"Apparently not. This is precisely what XCloud is." No, they have an app that they get money at in a different location than the games are switched out. Apple won't have a problem with a single instance (on a per game bases) that goes though the Apple licensing process. The developer should still be going through licensing. Resident Evil 7 on Nintendo Switch is an example. The developer if they choose could in theory licensing tech from Sony, Microsoft, Nvidia, Google, etc on the back end for their streaming or virtualization tech. - Resident Evil 7 (individual title using game streaming) okay... which goes though with licensing
- PS Remote Play/Valve Steam Play/other remote software okay
- Not okay.... PS Now, Google Stadia, Microsoft xCloud, etc.... developer avoiding Apple licensing There is nothing new about any of this. Apple hasn't said they won't allow game streaming because they already do, they haven't said they won't allow subscriptions they already do.... the problem is the developers are trying to get around licensing. I actually think the xCloud app would be in violation of Microsoft's own Store licensing. LOL
" The developer should still be going through licensing" What, exactly, would they even be licensing? screentime? That's a real dangerous precedent to be trying to set. Do I as a web developer, or film maker, or photographer also need to license screen time? "Resident Evil 7 on Nintendo Switch is an example." what you've done there, is assumed that Stadia, xCloud, PS remote, etc have all even bothered to ask to put their apps on to their competitors devices and have been turned down. It's an assumption. What we know, for a fact, is that Facebook and Microsoft have both ran development trials on iOS and requested final apps on the Apple store, and apple have denied it and given nonsensical reasons. "I actually think the xCloud app would be in violation of Microsoft's own Store licensing. LOL" you can refer to the policies here - https://docs.microsoft.com/en-us/windows/uwp/publish/store-policies#1013...
tldr; they're not prohibited. Although 10.13.3 might be prove publishing competitor streaming platforms to xbox somewhat tricky.
Again same debate here.
I also checked MS licensing for the Microsoft Store, if xCloud was released by another party on it I can see many instances where the application would get rejected by Microsoft for being against their license agreement. 10.1.5
Your app may promote or distribute software only through the Microsoft Store. 10.13.10
Products that emulate a game system are not allowed on any device family. This one is kind of funny because probably the majority of the games on Xbox do this. LOL
11.6 Alcohol, Tobacco, Weapons and Drugs
Your product must not contain any content that facilitates or glamorizes excessive or irresponsible use of alcohol or tobacco products, drugs, or weapons. My guess is this probably wouldn't work either, but I haven't used the app.
Products should support the devices and platforms on which they are downloaded, including compatibility with the software, hardware and screen resolution requirements specified by the product. If a product is downloaded on a device with which it is not compatible, it should detect that at launch and display a message to the customer detailing the requirements.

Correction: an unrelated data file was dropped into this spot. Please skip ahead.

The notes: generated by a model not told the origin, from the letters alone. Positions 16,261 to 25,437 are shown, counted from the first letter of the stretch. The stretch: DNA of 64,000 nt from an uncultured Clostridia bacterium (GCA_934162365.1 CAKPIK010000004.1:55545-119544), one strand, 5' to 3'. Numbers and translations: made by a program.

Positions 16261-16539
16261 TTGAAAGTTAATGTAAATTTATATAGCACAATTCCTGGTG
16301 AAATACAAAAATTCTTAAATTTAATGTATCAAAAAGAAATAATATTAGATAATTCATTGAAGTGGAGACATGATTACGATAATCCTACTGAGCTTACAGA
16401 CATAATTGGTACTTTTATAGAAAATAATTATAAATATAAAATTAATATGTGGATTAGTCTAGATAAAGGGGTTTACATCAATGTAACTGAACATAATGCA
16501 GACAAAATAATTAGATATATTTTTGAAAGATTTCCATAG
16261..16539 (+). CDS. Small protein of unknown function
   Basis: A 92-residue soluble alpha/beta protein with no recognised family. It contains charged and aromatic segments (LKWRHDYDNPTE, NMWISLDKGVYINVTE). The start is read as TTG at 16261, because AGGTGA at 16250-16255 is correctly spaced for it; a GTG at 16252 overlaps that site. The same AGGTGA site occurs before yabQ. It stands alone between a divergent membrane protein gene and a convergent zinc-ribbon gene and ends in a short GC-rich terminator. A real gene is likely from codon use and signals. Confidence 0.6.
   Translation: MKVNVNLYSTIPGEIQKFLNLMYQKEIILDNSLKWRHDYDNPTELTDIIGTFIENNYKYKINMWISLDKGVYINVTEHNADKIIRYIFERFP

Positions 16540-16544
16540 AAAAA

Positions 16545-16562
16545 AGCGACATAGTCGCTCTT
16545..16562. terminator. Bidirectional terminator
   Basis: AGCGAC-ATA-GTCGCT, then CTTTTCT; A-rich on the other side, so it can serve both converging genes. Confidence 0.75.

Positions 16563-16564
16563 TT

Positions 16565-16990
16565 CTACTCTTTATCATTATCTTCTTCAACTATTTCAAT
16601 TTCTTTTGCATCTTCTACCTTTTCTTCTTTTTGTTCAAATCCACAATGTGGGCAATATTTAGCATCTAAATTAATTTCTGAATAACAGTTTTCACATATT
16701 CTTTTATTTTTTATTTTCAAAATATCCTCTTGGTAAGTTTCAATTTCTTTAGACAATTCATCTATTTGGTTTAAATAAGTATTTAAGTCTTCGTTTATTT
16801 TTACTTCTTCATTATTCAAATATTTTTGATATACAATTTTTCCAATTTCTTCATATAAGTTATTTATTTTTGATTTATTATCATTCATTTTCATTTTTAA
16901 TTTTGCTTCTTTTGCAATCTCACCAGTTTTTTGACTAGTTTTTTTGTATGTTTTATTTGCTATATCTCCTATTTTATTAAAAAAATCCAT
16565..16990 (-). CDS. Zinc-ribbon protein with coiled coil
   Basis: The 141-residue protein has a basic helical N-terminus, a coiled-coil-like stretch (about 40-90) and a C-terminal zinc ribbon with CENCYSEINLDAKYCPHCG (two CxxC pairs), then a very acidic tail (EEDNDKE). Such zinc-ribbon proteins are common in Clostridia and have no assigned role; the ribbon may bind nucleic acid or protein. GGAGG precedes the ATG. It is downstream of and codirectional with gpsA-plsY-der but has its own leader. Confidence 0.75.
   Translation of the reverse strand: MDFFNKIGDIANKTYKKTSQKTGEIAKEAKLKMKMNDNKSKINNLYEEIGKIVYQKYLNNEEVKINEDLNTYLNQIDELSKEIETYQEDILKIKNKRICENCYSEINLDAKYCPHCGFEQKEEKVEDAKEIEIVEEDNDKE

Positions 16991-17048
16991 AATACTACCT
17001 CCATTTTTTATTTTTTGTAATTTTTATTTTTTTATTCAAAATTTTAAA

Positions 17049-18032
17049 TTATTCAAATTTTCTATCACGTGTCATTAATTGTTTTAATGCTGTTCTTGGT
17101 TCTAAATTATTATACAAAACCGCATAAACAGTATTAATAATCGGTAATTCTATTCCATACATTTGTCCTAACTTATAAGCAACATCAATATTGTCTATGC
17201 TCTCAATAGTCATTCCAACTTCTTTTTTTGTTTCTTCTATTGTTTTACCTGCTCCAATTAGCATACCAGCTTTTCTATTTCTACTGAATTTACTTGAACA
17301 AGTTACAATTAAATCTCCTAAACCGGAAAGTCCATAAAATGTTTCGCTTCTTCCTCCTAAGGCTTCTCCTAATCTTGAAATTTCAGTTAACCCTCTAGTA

11.6 is the only policy xcloud would violate, but I'm not sure it applies to windows store games. 10.1 and 10.15 are talking about very specific things. Xcloud is not an emulator and it doesn't use 3rd party software to install programs on your PC. It would pass certification without a problem.
"10.1.5 - Your app may promote or distribute software only through the Microsoft Store." xCloud is a cloud version of Game Pass. It's a subscription service like Netflix, in that neither promote or distribute content in the same a store front does. So this would not be in violation. That said, Amazon Prime is in the windows and xbox store, and allows purchase of content through the app, and those purchases appear to go through your Amazon account, not Microsoft's. So, meh, looks like Microsoft are ignoring this clause, or maybe it doesn't count for non-interative media! :) "10.13.10 Products that emulate a game system are not allowed on any device family." It is also not emulation. Look, we all know there are officially sanctioned emulators on all game console and mobile store fronts. This is essentially a get out clause for 'other' emulators that are somewhat frowned upon by console makers. Although, having said that, there are some unofficial emulators on the windows store. "11.6 Alcohol, Tobacco, Weapons and Drugs" the use of these things in games are rated by ESRB, and therefore wouldn't be considered excessive if allowed in that rating. This likely covers things far in excess of what we see in games, e.g. actual Gun store fronts. "10.4.1 Products should support the devices and platforms on which they are downloaded" This is saying if your app requires 1080p display, and the user doesn't have a 1080p display they should be told at app launch. How you've read that to mean xCloud wouldn't be allowed in Microsoft's own storefront is mind boggling. AFAIK xCloud game footage is streamed in 720p, so would need to adhere to that. That is all. overall, somewhat clutching at straws. Microsoft's terms allow the use of game streaming platforms. Why aren't there any in their store? Until we know for sure it's probably just because they've not asked.